CODY, WYO. — More than a century has passed since the Shoshone River was known as the Stinking Water River, thanks to a sulfuric smell from thermal activity that still lingers today. But for river advocates organizing an inaugural festival celebrating the river and its benefits, that occasional sulfur smell translates to outdoor fun, tourism dollars and irrigated crops.
A wide range of sponsoring groups led by The Nature Conservancy are organizing the Cody Wild West River Fest, scheduled for Aug. 23-24. Among the activities planned are a fishing contest, boating competitions, a film festival and concerts.
“The idea is to promote Cody as a destination for river recreation,” said Katherine Thompson, northwest Wyoming program director for The Nature Conservancy. “Cody has got some amazing resources available for river users year-round.”
The same hot springs and thermal features that sometimes yield a rotten-egg smell just downstream from the Buffalo Bill Dam also warm the river, keeping sections of it largely free of ice and open for boating and fishing, even in the depths of winter, when many other rivers in the greater Yellowstone area are frozen or closed in by ice and snow.
The festival will include events that draw attention to water quality and conservation issues, but the main goal is to celebrate the diverse role the Shoshone River plays in commerce, recreation and community health from the eastern edge of Yellowstone National Park across a vast drainage that is home to farms, critical wildlife habitat and growing economies, Thompson said.
“The Shoshone River and rivers like it across Wyoming are the life’s blood of our human communities. They may provide our drinking water, irrigate our yards and gardens and farms,” she said. “So they’re critically important to our communities, whether we realize it or not.”
Thompson said that in Cody, the Shoshone River isn’t always recognized as a great fishing or boating destination as much as the Snake River is near Jackson, Wyo., for instance, or the Gallatin River, near Bozeman, Mont.
“The Shoshone might just be a well-kept secret because we want it to be, so we don’t always try that hard to promote it,” she said. “But I think we all want Cody’s young people to be engaging in river sports and caring for the resource.”
While the Shoshone may be less famous—and is certainly less crowded—than some other rivers in the greater Yellowstone area, that’s changing, said whitewater enthusiast Andy Quick.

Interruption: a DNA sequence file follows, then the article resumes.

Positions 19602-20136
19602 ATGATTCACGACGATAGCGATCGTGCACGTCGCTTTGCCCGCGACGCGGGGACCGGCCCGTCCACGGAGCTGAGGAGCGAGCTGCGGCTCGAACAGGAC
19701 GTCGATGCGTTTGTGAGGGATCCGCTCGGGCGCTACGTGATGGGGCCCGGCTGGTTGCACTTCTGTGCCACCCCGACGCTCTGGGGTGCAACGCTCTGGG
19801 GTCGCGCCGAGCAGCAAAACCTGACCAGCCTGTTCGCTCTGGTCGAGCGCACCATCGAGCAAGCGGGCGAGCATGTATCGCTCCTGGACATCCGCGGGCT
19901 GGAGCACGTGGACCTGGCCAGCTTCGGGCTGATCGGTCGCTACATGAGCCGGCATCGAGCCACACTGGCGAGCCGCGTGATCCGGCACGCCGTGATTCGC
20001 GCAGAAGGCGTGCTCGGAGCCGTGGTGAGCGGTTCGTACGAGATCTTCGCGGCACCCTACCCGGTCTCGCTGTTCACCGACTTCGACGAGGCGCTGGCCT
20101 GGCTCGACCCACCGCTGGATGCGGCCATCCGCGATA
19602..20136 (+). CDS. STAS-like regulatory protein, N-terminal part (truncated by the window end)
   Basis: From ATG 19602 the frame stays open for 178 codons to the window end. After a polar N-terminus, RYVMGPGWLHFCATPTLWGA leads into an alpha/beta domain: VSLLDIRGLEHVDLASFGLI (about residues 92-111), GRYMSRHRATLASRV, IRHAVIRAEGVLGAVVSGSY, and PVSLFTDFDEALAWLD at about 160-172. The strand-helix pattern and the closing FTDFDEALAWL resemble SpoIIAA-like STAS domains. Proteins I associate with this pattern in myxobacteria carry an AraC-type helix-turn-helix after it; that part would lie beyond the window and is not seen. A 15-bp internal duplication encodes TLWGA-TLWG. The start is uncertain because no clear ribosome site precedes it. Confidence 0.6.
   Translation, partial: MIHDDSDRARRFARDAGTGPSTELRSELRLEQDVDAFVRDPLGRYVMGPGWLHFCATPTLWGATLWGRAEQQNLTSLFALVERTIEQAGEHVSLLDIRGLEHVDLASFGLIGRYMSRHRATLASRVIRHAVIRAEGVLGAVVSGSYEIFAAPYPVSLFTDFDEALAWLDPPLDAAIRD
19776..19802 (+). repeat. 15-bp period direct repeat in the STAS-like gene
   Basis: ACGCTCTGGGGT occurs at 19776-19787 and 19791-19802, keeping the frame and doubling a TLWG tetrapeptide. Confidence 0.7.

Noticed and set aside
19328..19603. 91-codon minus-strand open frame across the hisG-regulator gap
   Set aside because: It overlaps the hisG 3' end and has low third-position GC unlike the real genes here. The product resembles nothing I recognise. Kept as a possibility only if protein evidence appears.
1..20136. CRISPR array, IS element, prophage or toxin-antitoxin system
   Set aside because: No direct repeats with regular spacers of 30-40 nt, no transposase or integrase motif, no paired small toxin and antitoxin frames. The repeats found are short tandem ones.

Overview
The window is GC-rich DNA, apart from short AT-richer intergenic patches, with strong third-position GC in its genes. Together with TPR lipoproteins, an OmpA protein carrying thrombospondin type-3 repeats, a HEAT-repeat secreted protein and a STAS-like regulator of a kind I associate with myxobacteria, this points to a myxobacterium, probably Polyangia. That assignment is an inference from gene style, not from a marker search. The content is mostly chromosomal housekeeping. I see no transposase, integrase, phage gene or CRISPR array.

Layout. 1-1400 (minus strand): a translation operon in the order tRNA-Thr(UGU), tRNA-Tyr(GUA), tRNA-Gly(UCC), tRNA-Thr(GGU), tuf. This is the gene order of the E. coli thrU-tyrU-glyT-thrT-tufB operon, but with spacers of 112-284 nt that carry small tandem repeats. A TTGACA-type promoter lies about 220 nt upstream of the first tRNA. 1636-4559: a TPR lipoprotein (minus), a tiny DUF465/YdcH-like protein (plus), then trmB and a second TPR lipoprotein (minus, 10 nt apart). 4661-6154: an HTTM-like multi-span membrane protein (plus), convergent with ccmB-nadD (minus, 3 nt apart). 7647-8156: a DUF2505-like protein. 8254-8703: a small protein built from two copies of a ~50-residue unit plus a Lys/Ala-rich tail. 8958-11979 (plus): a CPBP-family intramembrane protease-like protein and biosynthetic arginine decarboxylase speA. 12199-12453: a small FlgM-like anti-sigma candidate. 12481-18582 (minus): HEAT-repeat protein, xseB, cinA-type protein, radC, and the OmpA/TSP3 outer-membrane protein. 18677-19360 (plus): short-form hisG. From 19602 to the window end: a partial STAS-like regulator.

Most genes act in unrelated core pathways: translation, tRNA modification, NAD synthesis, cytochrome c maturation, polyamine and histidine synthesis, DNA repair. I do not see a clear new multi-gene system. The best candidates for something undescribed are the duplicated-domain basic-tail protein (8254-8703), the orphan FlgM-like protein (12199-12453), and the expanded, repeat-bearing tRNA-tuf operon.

“It’s definitely an undiscovered gem, but I see more and more people out on the river every year,” said Quick, owner of Gradient Mountain Sports, a River Fest sponsor which offers canoes, kayaks, gear, lessons and guided trips.
Quick said the Shoshone River just below the dam offers a variety of water from mild to wild, and that flows from the dam mean the whitewater is more consistent and high-quality year-round than many other more acclaimed rivers.
Upstream from the Buffalo Bill Dam is a 12-square-mile reservoir of the same name fed by the North Fork and South Fork of the Shoshone River.
The North Fork flows some 50 miles from the edge of Yellowstone National Park, while the South Fork has its headwaters in some of the most remote and rugged backcountry in the contiguous U.S. The short and steep Middle Fork (or Middle Creek) flows out of Yellowstone Park, starting just below Sylvan Pass and running right past the East Gate before joining the North Fork near Pahaska Tepee Resort.
That’s near where whitewater rafter P.J. Schneider, 14, has put in a few times earlier this summer for white-knuckled runs through rapids near Mormon Creek, Goff Creek and other swift and rocky spots along the Upper North Fork.
“It’s my favorite part of the river to float, because there’s so much great scenery and lots of animals,” said Schneider, who also was among a group of students who tested river water quality during an excursion led this summer by the Buffalo Bill Center of the West, a River Fest sponsor.
Thompson said water quality will be a key topic at a planned roundtable discussion during the festival, and that residents will have a chance to learn about voluntary measures they can take to help ensure river health.
Though water quality on most of the Shoshone is good, its lower sections suffer degraded quality after passing through miles of ag and grazing lands, where farming runoff contributes to contamination from sediment and E. coli bacteria.
“We have a great opportunity to make a positive contribution to water quality, and this river is obviously very important,” Thompson said. “So we’ll be working to look at funding that’s available from various agencies that will help improve water quality for everyone.”
Other improvements The Nature Conservancy has been pursuing include upgraded picnic areas and other facilities at Cody’s main river access where Highway 120 crosses the Shoshone at the north edge of town. The group has also helped post new road signs guiding motorists to in-town river access points.
Thompson said the festival will feature a packed line-up of contests, races, gatherings, performances and other activities, with an updated schedule available at codyriverfest.com.
Contact Ruffin Prevost at 307-213-9818 or [email protected].